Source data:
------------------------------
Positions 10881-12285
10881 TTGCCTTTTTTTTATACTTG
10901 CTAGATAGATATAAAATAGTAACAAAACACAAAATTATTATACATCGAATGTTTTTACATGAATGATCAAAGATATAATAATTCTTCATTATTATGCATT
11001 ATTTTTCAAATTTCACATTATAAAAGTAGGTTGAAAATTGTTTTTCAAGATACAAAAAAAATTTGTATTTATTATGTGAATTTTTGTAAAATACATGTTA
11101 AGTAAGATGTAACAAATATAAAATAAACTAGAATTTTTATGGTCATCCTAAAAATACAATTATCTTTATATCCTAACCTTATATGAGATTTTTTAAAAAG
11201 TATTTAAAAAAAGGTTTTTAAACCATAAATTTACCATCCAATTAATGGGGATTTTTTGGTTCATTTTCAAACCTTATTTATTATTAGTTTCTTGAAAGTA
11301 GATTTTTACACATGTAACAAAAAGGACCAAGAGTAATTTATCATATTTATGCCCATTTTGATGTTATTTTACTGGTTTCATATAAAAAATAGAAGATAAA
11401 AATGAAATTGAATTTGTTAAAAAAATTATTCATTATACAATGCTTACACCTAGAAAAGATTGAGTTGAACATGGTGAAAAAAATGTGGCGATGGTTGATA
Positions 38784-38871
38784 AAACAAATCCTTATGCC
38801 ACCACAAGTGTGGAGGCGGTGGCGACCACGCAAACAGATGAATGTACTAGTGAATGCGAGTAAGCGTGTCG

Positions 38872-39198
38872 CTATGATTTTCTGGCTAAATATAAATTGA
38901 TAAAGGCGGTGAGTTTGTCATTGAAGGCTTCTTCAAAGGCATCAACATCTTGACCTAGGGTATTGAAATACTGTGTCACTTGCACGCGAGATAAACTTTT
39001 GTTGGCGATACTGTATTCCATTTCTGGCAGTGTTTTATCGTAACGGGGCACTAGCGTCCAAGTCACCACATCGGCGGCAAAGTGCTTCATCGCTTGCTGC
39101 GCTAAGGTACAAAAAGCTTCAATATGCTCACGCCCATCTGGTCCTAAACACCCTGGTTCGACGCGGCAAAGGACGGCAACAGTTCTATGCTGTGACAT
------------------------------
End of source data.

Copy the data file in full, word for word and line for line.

Positions 10881-12285
10881 TTGCCTTTTTTTTATACTTG
10901 CTAGATAGATATAAAATAGTAACAAAACACAAAATTATTATACATCGAATGTTTTTACATGAATGATCAAAGATATAATAATTCTTCATTATTATGCATT
11001 ATTTTTCAAATTTCACATTATAAAAGTAGGTTGAAAATTGTTTTTCAAGATACAAAAAAAATTTGTATTTATTATGTGAATTTTTGTAAAATACATGTTA
11101 AGTAAGATGTAACAAATATAAAATAAACTAGAATTTTTATGGTCATCCTAAAAATACAATTATCTTTATATCCTAACCTTATATGAGATTTTTTAAAAAG
11201 TATTTAAAAAAAGGTTTTTAAACCATAAATTTACCATCCAATTAATGGGGATTTTTTGGTTCATTTTCAAACCTTATTTATTATTAGTTTCTTGAAAGTA
11301 GATTTTTACACATGTAACAAAAAGGACCAAGAGTAATTTATCATATTTATGCCCATTTTGATGTTATTTTACTGGTTTCATATAAAAAATAGAAGATAAA
11401 AATGAAATTGAATTTGTTAAAAAAATTATTCATTATACAATGCTTACACCTAGAAAAGATTGAGTTGAACATGGTGAAAAAAATGTGGCGATGGTTGATA
Positions 38784-38871
38784 AAACAAATCCTTATGCC
38801 ACCACAAGTGTGGAGGCGGTGGCGACCACGCAAACAGATGAATGTACTAGTGAATGCGAGTAAGCGTGTCG

Positions 38872-39198
38872 CTATGATTTTCTGGCTAAATATAAATTGA
38901 TAAAGGCGGTGAGTTTGTCATTGAAGGCTTCTTCAAAGGCATCAACATCTTGACCTAGGGTATTGAAATACTGTGTCACTTGCACGCGAGATAAACTTTT
39001 GTTGGCGATACTGTATTCCATTTCTGGCAGTGTTTTATCGTAACGGGGCACTAGCGTCCAAGTCACCACATCGGCGGCAAAGTGCTTCATCGCTTGCTGC
39101 GCTAAGGTACAAAAAGCTTCAATATGCTCACGCCCATCTGGTCCTAAACACCCTGGTTCGACGCGGCAAAGGACGGCAACAGTTCTATGCTGTGACAT